tv FAA Administrator Confirmation Hearing CSPAN May 16, 2019 5:51am-7:50am EDT
senate confirmation hearing of t he faa administrator nominee answered question about the certification of the boeing 737 plane and air traffic control modernization. the hearing of the senate commerce science and transportation committee is two hours. >> mr. dixon i would ask at this point you make your way to the witness table. the committee now convenes to consider the nomination of
stephen dixon for the position of administrator of the federal aviation administration prior to the retirement last year he served as senior vice president of the flight operations for delta airlines and began his career with nearly 30 years ago with delta and as a pilot following over a decade of military service as an air force fighter pilot. a graduate of the air force academy and george state university's law school. the president has nominated mr. dixon to be the administrator in the especially challenging time for the agency. the world's gold standard for aviation safety. however the recent overseas crashes off the 737 aircraft have raised serious questions about the role in aircraft certification. i hope to hear how he plans to restore the full confidence in the agency. if he is confirmed. i can assure him the committee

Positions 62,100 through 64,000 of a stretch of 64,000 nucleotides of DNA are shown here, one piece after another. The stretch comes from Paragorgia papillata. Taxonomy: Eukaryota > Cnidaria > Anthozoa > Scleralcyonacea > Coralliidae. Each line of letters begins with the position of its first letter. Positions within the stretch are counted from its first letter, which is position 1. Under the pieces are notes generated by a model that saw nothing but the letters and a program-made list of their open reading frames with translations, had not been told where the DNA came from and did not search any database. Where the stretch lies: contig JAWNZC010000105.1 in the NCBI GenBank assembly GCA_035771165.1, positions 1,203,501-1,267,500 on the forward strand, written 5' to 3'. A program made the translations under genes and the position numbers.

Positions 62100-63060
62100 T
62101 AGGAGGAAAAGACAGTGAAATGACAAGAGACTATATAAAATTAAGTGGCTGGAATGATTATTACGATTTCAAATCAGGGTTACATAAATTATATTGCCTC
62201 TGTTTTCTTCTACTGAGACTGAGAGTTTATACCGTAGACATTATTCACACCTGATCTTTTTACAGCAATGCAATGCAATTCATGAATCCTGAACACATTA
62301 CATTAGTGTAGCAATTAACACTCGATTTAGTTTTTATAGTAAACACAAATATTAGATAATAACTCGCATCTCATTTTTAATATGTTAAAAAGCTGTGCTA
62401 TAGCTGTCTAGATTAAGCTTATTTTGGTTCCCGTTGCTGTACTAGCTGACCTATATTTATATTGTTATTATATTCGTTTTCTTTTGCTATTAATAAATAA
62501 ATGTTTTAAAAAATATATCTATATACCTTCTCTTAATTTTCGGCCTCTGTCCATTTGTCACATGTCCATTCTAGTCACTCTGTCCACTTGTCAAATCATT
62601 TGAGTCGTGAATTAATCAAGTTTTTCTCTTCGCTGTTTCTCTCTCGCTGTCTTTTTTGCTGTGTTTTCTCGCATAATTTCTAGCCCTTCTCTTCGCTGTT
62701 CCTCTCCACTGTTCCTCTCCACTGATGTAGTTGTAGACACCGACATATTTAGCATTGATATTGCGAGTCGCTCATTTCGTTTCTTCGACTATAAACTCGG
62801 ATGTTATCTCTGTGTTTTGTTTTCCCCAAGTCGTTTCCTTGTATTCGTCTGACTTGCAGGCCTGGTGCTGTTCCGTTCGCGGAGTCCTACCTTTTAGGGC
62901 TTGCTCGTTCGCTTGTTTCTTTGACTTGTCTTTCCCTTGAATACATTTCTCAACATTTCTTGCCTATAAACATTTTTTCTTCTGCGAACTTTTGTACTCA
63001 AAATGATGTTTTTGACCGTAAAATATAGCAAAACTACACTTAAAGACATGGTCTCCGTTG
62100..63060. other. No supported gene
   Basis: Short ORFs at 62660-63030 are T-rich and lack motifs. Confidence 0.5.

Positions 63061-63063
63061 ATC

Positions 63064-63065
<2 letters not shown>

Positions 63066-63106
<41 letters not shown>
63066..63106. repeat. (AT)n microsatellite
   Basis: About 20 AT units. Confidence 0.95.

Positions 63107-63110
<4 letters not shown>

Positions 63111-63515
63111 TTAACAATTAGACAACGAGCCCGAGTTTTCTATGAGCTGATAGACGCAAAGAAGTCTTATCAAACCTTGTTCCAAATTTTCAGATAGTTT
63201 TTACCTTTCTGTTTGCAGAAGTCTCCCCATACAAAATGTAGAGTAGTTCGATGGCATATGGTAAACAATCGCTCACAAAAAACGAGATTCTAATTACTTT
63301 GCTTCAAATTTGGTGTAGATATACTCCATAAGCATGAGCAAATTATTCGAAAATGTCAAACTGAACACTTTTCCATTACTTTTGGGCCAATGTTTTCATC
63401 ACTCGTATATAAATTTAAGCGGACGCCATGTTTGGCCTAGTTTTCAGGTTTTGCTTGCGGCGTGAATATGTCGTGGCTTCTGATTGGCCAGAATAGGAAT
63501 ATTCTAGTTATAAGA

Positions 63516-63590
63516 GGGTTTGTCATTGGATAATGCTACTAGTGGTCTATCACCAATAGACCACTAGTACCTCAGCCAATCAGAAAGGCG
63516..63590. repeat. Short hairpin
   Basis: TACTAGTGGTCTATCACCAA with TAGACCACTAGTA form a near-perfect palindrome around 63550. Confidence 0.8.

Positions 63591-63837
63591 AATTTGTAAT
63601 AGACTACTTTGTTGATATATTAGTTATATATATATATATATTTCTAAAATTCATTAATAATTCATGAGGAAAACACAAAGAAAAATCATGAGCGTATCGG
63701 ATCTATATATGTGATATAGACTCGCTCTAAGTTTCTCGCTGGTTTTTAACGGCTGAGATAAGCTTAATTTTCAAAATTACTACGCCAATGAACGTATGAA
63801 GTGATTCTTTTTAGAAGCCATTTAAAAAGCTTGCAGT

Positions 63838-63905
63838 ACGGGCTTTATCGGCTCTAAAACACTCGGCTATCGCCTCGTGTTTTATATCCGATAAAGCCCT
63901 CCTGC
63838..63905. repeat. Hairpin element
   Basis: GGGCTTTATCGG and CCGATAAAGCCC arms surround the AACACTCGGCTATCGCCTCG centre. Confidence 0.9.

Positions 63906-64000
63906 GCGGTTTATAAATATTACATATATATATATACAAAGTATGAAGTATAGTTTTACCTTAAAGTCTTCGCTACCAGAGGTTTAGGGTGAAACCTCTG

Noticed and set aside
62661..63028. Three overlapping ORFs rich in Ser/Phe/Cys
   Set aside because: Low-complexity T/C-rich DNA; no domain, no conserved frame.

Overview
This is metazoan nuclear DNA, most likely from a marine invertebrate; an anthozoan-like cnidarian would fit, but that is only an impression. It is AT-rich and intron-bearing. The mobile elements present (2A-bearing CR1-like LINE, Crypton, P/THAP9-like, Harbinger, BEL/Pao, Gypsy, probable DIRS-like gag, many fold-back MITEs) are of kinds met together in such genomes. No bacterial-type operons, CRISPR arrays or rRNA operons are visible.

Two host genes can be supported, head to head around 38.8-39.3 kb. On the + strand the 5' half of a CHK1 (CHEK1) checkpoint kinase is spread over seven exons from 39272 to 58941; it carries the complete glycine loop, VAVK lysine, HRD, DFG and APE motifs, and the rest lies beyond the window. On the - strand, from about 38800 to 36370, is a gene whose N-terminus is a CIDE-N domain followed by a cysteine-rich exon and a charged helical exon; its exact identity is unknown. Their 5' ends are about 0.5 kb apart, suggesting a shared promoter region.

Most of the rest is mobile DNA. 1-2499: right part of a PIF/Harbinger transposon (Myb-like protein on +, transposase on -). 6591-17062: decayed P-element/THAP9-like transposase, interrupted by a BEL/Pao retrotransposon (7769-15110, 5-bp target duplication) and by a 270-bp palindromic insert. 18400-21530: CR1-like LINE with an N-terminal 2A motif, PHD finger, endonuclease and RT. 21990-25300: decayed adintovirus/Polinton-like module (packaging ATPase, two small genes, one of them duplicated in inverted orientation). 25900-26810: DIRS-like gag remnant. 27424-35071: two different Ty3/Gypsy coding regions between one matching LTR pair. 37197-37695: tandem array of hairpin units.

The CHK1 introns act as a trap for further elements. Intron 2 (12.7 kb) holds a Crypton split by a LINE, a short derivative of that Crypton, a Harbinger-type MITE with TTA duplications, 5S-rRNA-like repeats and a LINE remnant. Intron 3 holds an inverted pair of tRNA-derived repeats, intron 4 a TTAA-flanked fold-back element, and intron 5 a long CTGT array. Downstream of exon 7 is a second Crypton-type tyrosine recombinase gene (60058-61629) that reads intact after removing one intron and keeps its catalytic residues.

will continue its oversight and hold the faa accountable for any mistakes we uncover but we also stand ready to work on any necessary reforms. although safety is the foremost responsibility, the agency must also facilitate innovation in our airspace and we held a hearing last week on the integration of new entrants in the national airspace. unmanned aircraft are increasing every day tools with over 2 million drones projected to be operating over the next five years the commercial space launch sector is set to increase the number of launches and three entries through the airspace on way to and from outer space. urban air mobility companies are fast developing air taxis which will revolutionize travel and i want to be among the first customers. the bottom line is that the airspace especially at low altitudes is going to get busier